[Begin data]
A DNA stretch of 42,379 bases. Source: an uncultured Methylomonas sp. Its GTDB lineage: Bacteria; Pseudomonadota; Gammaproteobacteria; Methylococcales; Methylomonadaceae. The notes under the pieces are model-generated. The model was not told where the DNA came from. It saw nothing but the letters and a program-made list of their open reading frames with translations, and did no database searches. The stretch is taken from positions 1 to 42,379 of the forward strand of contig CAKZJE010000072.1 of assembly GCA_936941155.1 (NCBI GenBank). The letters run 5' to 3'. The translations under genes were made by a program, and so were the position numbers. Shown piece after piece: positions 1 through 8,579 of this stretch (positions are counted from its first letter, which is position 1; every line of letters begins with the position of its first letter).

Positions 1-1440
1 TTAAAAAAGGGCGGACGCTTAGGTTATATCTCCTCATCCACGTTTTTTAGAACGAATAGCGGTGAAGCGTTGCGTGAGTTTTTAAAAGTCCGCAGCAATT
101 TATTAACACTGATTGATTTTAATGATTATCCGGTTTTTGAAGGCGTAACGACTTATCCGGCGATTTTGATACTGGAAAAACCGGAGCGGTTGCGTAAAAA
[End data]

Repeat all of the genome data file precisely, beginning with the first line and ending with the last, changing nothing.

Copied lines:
A DNA stretch of 42,379 bases. Source: an uncultured Methylomonas sp. Its GTDB lineage: Bacteria; Pseudomonadota; Gammaproteobacteria; Methylococcales; Methylomonadaceae. The notes under the pieces are model-generated. The model was not told where the DNA came from. It saw nothing but the letters and a program-made list of their open reading frames with translations, and did no database searches. The stretch is taken from positions 1 to 42,379 of the forward strand of contig CAKZJE010000072.1 of assembly GCA_936941155.1 (NCBI GenBank). The letters run 5' to 3'. The translations under genes were made by a program, and so were the position numbers. Shown piece after piece: positions 1 through 8,579 of this stretch (positions are counted from its first letter, which is position 1; every line of letters begins with the position of its first letter).

Positions 1-1440
1 TTAAAAAAGGGCGGACGCTTAGGTTATATCTCCTCATCCACGTTTTTTAGAACGAATAGCGGTGAAGCGTTGCGTGAGTTTTTAAAAGTCCGCAGCAATT
101 TATTAACACTGATTGATTTTAATGATTATCCGGTTTTTGAAGGCGTAACGACTTATCCGGCGATTTTGATACTGGAAAAACCGGAGCGGTTGCGTAAAAA